A diamond-based nanowire device (Illustrated by Jay Penni)

Current computers operate using binary coding; thousands to trillions of small electrical circuits representing a binary digit (bit) of information that represent a "1" when the circuit is switched on and a "0" when switched off by means of an electronic switch. The future of computing is to move this to a quantum scale, where the weird properties of subatomic particles can be used to create much faster computers. A new device developed by Harvard scientists which uses nanostructured diamond wire to provide a bright, stable source of single photons at room temperature represents a breakthrough in making this quantum technology a reality.  Read More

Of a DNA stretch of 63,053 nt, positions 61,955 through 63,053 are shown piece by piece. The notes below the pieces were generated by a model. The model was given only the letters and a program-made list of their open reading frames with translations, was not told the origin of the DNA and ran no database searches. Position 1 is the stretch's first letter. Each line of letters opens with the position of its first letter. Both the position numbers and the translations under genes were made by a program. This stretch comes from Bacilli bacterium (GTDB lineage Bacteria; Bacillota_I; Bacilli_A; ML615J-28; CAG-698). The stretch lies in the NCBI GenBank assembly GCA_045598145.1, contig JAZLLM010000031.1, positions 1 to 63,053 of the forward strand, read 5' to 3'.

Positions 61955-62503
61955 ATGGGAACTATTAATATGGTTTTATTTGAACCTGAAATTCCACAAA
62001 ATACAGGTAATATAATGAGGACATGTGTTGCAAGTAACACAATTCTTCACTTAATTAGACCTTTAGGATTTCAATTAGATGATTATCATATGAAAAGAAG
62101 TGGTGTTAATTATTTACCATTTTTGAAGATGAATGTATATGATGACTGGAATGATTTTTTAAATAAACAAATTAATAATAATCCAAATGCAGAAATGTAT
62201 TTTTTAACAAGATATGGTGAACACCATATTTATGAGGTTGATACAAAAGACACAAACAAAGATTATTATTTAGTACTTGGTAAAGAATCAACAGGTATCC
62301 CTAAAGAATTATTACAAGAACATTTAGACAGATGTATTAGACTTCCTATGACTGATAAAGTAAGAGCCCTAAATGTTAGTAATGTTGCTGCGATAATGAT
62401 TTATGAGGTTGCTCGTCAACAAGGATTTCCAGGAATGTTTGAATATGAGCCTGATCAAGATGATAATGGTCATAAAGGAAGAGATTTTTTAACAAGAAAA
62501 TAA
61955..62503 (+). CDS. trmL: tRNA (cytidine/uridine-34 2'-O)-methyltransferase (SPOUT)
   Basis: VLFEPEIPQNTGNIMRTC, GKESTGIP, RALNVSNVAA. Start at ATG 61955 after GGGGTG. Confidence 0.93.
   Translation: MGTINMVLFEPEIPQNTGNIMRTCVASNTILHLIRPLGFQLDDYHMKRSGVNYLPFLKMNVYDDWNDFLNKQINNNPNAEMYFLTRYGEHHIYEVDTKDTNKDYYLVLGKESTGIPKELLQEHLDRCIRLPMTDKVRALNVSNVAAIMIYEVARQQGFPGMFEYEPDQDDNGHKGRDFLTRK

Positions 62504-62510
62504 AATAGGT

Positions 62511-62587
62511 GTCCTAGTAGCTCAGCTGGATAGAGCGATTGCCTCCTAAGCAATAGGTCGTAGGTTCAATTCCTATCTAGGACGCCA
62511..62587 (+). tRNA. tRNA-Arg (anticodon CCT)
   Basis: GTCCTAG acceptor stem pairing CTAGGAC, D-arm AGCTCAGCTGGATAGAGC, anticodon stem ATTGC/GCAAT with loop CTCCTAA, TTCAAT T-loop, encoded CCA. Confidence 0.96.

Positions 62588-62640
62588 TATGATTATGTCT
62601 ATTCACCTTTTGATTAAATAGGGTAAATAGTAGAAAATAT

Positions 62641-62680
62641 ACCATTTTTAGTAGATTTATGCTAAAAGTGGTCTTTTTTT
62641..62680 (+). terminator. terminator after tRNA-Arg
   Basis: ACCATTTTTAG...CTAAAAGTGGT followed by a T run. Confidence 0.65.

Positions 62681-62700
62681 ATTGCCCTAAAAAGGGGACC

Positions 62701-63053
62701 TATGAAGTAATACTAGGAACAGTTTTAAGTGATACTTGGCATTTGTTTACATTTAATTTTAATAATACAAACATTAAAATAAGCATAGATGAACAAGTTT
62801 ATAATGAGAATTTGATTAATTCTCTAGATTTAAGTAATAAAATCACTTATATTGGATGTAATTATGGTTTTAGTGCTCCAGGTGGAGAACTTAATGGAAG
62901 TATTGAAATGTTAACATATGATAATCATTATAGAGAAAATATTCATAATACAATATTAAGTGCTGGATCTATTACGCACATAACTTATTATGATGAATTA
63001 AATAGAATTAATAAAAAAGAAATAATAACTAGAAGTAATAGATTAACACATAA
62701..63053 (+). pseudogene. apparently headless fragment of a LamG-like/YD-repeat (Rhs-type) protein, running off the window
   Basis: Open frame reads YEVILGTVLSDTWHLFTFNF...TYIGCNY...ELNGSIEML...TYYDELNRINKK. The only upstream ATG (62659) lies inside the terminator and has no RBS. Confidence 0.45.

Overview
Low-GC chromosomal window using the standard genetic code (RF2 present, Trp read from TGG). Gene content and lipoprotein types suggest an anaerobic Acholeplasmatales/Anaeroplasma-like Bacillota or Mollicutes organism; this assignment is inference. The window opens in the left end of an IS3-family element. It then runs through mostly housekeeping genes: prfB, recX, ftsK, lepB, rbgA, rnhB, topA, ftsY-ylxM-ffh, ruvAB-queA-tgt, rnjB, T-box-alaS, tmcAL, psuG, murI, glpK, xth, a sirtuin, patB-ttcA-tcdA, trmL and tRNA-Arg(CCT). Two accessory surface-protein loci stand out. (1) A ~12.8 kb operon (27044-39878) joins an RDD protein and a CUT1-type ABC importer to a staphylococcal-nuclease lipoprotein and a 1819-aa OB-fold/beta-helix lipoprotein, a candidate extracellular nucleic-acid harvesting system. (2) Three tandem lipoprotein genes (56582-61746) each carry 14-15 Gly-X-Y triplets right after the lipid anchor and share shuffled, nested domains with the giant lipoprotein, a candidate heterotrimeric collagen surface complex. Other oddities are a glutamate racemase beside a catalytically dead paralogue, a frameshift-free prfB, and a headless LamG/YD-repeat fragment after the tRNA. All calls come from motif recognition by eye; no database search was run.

Sunlight prompts the newly developed molecular nanomotor to unclasp in this artist’s illus...

Most solar powered motors require an intermediate step where the light is converted to electricity or heat, usually by a photovoltaic cell, before it can be used to drive the motor. But now a team of University of Florida chemists have developed a new type of “molecular nanomotor” that bypasses this step and transforms light directly into motion – albeit on a very tiny scale.  Read More